With the market demand increasing, the retailer will increase the order quantity while the manufacturer will decrease the product greenness. This result indicates that the manufacturer can obtain more profit from the sales amount, which means that it does not have an incentive to improve the product’s greenness when facing a large market demand.

Further, compared to the two decentralized situations, both the retailer’s order quantity and the wholesale price are increased as the deferred payment contract is provided, whereas the manufacturer’s greenness effort depends on the greenness cost coefficient and the sensitivity parameter. Specifically, only if the greenness cost coefficient is high enough or the sensitivity parameter is at a small level will the product’s greenness increase. This finding helps explain why, in reality, manufacturers would like to provide deferred payment contract for retailers. Deferred payment can encourage the retailer to bear more risk to order more products to satisfy the uncertain demands, and the manufacturer may also improve the product’s greenness.

In addition, the results show that both the manufacturer and the entire green supply chain can benefit from the deferred payment contract, though the retailer’s profit will be hurt. This analysis indicates that although the retailer’s capital constraint increases the performance of the entire green supply chain, it hurts the retailer’s profit; thus it is valuable to design a contract to coordinate the green supply chain. Thus, a two-way revenue-sharing contract is designed to achieve green supply chain coordination and verify that there is a Pareto zone making the two agents obtain a win-win outcome. In fact, combining the two-way revenue-sharing and deferred payment contracts, the performance of the entire supply chain with a capital-constrained retailer in a decentralized situation is equal to that without a capital-constrained retailer in a centralized situation.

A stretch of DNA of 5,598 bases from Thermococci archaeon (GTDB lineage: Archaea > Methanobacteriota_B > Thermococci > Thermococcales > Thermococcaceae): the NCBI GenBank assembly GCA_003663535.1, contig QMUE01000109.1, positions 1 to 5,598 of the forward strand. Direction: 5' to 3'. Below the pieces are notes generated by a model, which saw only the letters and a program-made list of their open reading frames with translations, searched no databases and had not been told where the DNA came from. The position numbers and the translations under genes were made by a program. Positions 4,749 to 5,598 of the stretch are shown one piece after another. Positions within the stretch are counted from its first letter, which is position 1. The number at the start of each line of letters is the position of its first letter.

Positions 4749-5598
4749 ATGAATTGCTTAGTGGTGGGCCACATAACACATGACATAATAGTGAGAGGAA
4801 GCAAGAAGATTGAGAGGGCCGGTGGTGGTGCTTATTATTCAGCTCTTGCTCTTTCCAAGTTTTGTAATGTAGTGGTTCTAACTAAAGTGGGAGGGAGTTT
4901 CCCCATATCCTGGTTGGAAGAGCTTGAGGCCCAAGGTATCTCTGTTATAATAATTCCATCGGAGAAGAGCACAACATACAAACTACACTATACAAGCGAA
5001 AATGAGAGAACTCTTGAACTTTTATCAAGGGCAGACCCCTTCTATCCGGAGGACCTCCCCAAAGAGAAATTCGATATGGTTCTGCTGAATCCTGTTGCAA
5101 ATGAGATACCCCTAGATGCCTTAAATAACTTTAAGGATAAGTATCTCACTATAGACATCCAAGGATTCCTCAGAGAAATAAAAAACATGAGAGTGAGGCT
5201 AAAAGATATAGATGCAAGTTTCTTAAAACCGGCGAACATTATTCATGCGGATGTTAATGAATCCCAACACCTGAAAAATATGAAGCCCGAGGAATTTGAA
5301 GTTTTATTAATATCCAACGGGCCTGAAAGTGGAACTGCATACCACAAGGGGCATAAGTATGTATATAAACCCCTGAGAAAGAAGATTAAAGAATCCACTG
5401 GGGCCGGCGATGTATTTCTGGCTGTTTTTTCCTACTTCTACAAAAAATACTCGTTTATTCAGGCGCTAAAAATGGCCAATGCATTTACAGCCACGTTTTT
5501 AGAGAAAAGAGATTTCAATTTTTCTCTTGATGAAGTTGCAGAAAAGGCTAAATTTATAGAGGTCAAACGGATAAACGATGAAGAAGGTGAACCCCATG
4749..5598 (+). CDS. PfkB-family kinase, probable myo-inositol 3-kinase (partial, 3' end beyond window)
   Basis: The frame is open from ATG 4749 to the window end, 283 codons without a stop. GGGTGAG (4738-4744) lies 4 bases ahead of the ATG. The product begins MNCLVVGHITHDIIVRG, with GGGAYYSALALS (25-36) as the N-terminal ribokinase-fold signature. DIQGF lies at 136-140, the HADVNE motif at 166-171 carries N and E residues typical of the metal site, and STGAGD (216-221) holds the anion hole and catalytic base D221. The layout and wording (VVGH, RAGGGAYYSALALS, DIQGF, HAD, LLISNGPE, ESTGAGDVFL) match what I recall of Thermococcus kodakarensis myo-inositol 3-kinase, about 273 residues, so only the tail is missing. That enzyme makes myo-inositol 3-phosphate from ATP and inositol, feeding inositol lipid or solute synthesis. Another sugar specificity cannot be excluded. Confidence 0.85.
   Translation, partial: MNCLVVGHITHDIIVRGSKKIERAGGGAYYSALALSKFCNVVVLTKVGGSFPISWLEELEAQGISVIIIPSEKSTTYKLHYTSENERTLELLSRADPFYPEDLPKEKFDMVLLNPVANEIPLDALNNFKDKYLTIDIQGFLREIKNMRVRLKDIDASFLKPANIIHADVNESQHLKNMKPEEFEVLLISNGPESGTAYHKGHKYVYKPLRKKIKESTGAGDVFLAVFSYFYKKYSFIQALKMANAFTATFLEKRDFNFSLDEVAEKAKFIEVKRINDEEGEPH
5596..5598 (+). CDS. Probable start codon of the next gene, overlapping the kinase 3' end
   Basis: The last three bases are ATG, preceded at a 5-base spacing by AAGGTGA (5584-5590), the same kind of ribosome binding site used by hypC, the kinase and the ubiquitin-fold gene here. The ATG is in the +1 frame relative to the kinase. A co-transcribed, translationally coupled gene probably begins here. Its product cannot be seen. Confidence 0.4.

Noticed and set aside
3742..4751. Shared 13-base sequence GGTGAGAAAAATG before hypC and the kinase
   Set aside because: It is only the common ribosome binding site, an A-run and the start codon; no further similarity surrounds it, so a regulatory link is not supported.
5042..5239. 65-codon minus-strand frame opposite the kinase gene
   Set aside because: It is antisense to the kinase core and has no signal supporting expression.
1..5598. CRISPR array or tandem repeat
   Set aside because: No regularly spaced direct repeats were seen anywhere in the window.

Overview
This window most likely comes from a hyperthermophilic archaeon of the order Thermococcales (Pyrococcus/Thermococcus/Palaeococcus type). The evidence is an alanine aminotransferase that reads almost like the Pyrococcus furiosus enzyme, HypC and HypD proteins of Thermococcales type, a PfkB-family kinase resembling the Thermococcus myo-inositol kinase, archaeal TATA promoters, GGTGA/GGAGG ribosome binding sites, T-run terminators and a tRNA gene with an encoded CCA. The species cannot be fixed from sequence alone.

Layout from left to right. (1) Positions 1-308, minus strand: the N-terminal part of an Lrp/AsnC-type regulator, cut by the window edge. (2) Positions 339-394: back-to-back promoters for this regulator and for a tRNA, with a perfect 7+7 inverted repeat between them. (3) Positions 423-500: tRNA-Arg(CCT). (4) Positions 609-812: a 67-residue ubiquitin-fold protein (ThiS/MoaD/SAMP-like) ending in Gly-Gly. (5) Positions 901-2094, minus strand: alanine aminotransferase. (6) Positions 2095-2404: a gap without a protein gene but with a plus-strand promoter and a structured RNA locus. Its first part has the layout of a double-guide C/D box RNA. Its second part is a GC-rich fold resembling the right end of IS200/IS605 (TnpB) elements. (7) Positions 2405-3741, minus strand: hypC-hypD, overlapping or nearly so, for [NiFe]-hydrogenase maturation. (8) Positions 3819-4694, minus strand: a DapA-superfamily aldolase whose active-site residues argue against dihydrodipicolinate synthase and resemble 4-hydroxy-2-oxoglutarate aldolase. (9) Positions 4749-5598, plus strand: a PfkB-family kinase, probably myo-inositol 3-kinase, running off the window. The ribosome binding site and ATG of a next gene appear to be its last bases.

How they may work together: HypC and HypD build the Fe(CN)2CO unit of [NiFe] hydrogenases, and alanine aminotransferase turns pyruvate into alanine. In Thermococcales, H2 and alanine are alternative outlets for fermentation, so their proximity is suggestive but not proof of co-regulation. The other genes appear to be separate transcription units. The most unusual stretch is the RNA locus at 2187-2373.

The applicability of contributions includes two aspects: on the one hand, the results provide solutions for the coordination mechanism problems encountered in the implementation, management, and operation of the green supply chain in reality; on the other hand, our conclusions provide new ideas in financing for small-scale and weak financial enterprises to participate in the green supply chain.

Building on previous studies, this paper makes a useful attempt in pricing and coordination strategy of a sustainable green supply chain with a capital-constrained retailer, which provides guidance for the development of green supply chain. However, there are still some limitations in this paper; firstly, this study only assumes the retailer has a capital constraint problem, while, in fact, the manufacturer may also not have sufficient capital to organize production; secondly, the market retail price in this paper is deterministic, but in practice it is usually uncertain.